deviates from the known laws of nature, right? Does it transcend our knowledge of the laws
of nature? Yup. Is it an extra-ordinary, abnormal event? Sure is. Was it brought about by
super-human agency? Got that one covered too. There's no one more super human than Jesus.
Looks like we've got a miracle on our hands, doesn't it?
Stay with me for one more minute on this, okay? Let's take a closer look at what
happened. We've already established that God is the creator. He created everything. He
created the laws of nature as we understand them. If God created the laws of nature, if He
set them up a certain way to produce a certain effect, then He has the ability and more
importantly the authority, as the originator, the Creator of those laws, to bring a new
effect into being, without being in violation of the original laws. Remember what we said,
"A miracle is not a violation of the laws of nature but the introduction of a new
In the case of the miracle at Cana, the miracle of turning
water into wine, Jesus created a new effect. He created a new effect out of the natural
laws that were already in operation. He wasn't in violation of the laws of nature, He just
made some changes in them to create the effect that He wanted. Just like our law-makers
today in this country sometimes make changes in the laws that govern our society in the
physical realm, laws which they originally created; just as they have the authority to do
that, God has the authority to make changes in the natural laws that He originally created
in the spiritual realm. Do you see that?
Okay, let's take this one more step. We're almost there.
Here's why turning water into wine is not a violation of the laws of nature. Does wine
initially start out as water? Sure it does. God created the vine to be fruitful; to
produce grapes. He gave it the ability to take in the rain and assimilate that rain to
form the juice of the grape. Isn't that true? Grape vines take in rainwater and produce
grapes which in turn produce grape juice. Nothing unusual about that, Right?
So actually, the miracle at Cana was nothing more than a
speeding up process involving the creative power of God. He willed these chemical changes,
which would normally take years to occur, He willed them to instantly transform the water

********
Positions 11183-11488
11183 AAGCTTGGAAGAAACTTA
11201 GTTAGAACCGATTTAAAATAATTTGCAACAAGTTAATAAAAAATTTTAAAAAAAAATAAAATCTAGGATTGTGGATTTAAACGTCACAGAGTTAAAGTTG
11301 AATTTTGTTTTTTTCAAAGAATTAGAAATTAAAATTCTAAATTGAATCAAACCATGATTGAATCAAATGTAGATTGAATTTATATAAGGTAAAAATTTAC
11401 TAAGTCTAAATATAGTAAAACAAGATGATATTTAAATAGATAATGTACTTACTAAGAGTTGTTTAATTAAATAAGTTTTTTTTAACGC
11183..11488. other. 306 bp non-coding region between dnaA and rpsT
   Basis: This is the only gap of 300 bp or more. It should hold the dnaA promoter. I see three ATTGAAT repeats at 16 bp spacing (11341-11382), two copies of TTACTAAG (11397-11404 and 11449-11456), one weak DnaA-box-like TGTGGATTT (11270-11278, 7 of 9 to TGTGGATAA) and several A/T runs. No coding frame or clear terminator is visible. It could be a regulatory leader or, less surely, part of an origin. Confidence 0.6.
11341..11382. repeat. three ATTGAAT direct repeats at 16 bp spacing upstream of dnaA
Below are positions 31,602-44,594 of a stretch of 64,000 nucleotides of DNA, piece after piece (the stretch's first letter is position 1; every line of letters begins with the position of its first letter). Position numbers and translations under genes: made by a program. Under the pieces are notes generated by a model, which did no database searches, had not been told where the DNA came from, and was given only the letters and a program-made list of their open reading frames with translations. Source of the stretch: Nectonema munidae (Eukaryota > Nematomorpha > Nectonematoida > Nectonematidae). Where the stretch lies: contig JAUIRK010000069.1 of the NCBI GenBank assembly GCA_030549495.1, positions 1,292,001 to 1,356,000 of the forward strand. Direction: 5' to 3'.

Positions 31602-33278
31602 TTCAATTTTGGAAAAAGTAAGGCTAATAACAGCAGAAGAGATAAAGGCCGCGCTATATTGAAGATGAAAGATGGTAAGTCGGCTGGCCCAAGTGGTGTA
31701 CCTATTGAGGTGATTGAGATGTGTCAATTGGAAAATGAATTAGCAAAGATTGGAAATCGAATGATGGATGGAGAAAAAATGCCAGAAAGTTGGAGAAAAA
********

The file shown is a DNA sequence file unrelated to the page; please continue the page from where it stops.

into wine. God has altered the laws of nature, in this case by speeding them up, without
violating the original law; to create a new effect, a new outcome; and voila! We have a
Now, aside from the obvious result of getting the bride and
groom's parents off the hook and making the wedding guests happy, what did this miracle
accomplish in the spiritual sense? First, it demonstrated that creative power essentially
belongs to deity. Jesus was the only one who could have pulled this off.
Also, it caused Jesus' disciples to believe in Him. Sure, they
were already believers, but this demonstration of the Lord's power and authority over the
fruits of the earth served as the first opportunity, in the midst of adversity, for God to
establish the divinity of Jesus' mission on earth; His mission among men.
As believers, our mission is to go through life turning water
into wine. Turning problems into opportunities. You know, like those water pots at Cana,
we too are but poor earthen vessels, yet God can use even the weakest of us for His divine
In closing, I'd like you to reflect on the words of Jesus as
Jairus, the ruler of the synagogue, faced the worst moment of his life; the worst news any
parent could ever imagine; "Your daughter is dead,"
If you can truly understand these words; if you can live your
life according to these words; in my opinion you'll have the key to living a victorious
Christian life; Jesus said these simple, yet powerful words, and these are the words I'd
like to leave you with.